Paul Bishop is a novelist and screenwriter who is now a star of the TV show Take the Money and Run. He is a member of The Church of Jesus Christ of Latter-day Saints, sometimes casually called the Mormon Church. Bishop has had a distinguished career with the Los Angeles Police Department, where he has twice been honored as Detective Of The Year. As a nationally recognized interrogator, Paul Bishop appears regularly as one of two principal interrogators on the hit ABC reality series Take The Money And Run. The opportunity to star in the show took Bishop by surprise. He thought he was being hired as a writer.
Bishop's novels include Hot Pursuit, Deep Water, Penalty Shot, Suspicious Minds, and five novels in his L.A.P.D. Detective Fey Croaker series - Croaker: Kill Me Again, Croaker: Grave Sins, Croaker: Tequila Mockingbird, Croaker: Chalk Whispers, and Croaker: Pattern of Behavior. He has also published the short story collection Running Wylde, as well as writing scripts for episodic television and feature films.
Take The Money And Run is the hit ABC reality game show produced by Jerry Bruckheimer and Bertram van Munster (The Amazing Race), which pits average citizens against law enforcement professionals for a prize of $100,000. Take The Money And Run has been deemed a cross between Cops & Robbers and Hide & Seek -- the closest thing to real life criminal investigation. Various plots are employed to challenge two contestants to hide a case with $100,000 somewhere in various cities, including San Francisco and Miami. In the following 48 hours, Bishop and Stone are given the opportunity to interrogate each of the contestants in their cells, where the contestants are required to stay, while two seekers are in the city desperately trying to somehow locate the case.  Paul Bishop can be seen on ABC's Take The Money And Run Tuesday nights at 9 PM (Pacific Time) on ABC.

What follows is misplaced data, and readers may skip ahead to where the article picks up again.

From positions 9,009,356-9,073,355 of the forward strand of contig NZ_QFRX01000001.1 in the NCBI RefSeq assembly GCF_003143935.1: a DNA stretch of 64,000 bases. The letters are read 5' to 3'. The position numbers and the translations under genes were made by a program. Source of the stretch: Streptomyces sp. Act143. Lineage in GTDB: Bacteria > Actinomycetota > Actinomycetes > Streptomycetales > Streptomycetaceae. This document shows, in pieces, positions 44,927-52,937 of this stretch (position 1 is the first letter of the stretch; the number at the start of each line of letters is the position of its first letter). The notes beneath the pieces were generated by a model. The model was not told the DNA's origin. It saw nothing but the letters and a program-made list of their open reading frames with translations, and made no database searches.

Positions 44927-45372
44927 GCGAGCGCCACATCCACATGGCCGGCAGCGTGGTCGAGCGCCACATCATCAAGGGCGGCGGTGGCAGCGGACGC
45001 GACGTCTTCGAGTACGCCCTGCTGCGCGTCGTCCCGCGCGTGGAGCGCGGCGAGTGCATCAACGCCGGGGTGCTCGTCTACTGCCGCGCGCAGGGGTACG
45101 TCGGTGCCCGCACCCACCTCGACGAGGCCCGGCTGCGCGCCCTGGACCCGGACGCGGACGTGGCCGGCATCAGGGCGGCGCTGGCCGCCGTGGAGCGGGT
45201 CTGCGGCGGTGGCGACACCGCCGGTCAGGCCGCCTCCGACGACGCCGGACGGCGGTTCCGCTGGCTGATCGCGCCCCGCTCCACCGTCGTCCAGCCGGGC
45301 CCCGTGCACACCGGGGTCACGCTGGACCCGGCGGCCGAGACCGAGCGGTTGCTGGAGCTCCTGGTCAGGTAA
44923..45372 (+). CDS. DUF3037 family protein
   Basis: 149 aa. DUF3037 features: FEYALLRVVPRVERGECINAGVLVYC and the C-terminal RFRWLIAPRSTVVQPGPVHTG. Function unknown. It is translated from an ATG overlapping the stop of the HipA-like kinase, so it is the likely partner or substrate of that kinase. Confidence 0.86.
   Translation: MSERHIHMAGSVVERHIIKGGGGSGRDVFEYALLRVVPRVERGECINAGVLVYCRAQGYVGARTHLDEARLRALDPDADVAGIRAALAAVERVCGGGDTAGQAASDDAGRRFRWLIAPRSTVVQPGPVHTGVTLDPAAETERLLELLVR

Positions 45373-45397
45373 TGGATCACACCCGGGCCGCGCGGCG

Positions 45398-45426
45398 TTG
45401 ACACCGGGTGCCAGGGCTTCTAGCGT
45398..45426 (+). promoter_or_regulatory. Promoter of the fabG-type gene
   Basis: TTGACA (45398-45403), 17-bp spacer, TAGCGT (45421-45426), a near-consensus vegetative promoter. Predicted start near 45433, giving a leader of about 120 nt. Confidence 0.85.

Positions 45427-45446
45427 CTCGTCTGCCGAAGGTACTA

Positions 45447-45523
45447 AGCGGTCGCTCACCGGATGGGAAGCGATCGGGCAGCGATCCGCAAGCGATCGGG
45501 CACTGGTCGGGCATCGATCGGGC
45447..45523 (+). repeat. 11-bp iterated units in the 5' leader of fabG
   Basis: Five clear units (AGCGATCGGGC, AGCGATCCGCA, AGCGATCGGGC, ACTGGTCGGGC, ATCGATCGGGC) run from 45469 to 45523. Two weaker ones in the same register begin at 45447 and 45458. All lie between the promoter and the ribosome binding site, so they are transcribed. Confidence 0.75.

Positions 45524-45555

Bishop converted to the Mormon Church in 2002, but the change began years earlier when he met his wife, Dell, and later sent their son Greg on a mission. Though he didn’t always see a need for organized religion, Bishop’s personal relationship with the Savior provided the foundation for a “more serious look” at The Church of Jesus Christ of Latter-day Saints once Greg began his missionary service. He is now known as a man with a "profound spiritual core."